While serving as crew chief of an AT-11, he took his first ride in an airplane. It was less than enjoyable. Chuck rode in the backseat as the pilot practiced landings on one of California’s dry lakebeds, and he discovered the misery of motion sickness for the first time. The young corporal didn’t think there was much of a future for him in an airplane, but a new initiative to recruit pilots would help change his mind.

Before the U.S. entered World War II, the Air Corps required pilots-in-training to have two years of college and be 20 years of age. When they received their wings, they were commissioned as second lieutenants. In 1942, in an effort to train more pilots more quickly, the Flying Sergeant program was unveiled and the regulation was changed. Flying Sergeant candidates needed only to be 18 years old and have a high school diploma. Though he hadn’t been impressed with his first ride in an airplane, the Flying Sergeant program interested Chuck. Now qualified to enter the program, Chuck signed up in December 1942. He thought it would be fun, he recalled later. And besides, with three stripes he would get out of pulling guard duty.

The next year would mark a turning point in Chuck’s life. He was accepted into the Flying Sergeant program and was a standout from the beginning. He had remarkable 20/10 eyesight, tremendous physical coordination, and an uncanny ability to stay focused in stressful situations. Those traits coupled with a competitive streak and his understanding of machinery caught the attention of his instructors — and led him to fighter pilot training.

After receiving his wings in March 1943, Chuck headed for Tonopah, Nevada to join the 363rd Fighter Squadron, 357th Fighter Group. The group was newly formed and consisted mainly of commissioned officers who had been aviation cadets. The fact that he was the most junior officer in the squadron didn’t matter to Chuck, who logged as many (if not more) flying hours than anyone. The 357th trained in the Bell P-39 Airacobra, a fighter that was excellent at low altitude but had a tendency to be somewhat unstable.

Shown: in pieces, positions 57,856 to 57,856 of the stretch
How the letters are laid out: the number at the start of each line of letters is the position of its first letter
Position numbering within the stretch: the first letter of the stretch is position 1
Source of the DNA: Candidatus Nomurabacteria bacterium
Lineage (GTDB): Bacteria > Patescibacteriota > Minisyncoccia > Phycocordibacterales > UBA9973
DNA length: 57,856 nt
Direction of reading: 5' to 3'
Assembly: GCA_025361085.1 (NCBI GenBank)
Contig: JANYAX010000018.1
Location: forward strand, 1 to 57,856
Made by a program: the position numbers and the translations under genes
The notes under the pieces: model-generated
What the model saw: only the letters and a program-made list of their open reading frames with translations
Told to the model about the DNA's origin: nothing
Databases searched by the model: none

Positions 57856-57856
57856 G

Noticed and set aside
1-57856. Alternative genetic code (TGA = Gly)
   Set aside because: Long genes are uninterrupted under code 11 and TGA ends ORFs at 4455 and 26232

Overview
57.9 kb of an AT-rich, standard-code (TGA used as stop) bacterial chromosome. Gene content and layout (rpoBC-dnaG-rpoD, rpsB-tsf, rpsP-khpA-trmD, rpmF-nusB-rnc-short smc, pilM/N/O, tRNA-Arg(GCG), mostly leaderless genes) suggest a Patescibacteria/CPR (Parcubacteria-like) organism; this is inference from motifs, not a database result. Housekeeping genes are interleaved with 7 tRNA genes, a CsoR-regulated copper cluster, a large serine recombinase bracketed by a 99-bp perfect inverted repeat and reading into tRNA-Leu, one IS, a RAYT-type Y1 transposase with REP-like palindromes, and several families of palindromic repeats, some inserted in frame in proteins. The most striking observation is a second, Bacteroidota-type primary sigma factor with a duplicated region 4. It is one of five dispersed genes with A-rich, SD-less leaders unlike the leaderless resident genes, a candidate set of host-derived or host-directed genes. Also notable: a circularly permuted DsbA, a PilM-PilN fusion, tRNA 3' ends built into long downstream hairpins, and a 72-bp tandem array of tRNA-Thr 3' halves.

The 357th moved from Tonopah to Santa Rosa, California in June 1943. Two months later, the training schedule took them to Oroville, California. When they arrived, Chuck and another Flight Officer were charged with arranging some entertainment. They went to the local USO office, and Chuck asked the very attractive young social director named Glennis Dickhouse if she could organize a dance for his squadron that evening.

“She looked so annoyed I thought she might throw me out,” he would recall later.
Chuck persisted, telling Glennis she needed to invite only 29 girls instead of 30 because he wanted to take her. The event was a success. By the time the group left for Casper, Wyoming in September, she had given him her picture and they promised to write.

Casper would be the last stop before the group left for war torn Europe. The 357th Fighter Group boarded the Queen Elizabeth shortly before Christmas 1943. Their destination: A small town on the eastern coast of England.

Chuck Yeager With BT–13A

Yeager in front of a BT-13A during basic pilot training at Gardner Field, CA, December 1942.


Flight Officer Yeager’s P-39 over the Tonapah Bombing and Gunnery Range in April 1943.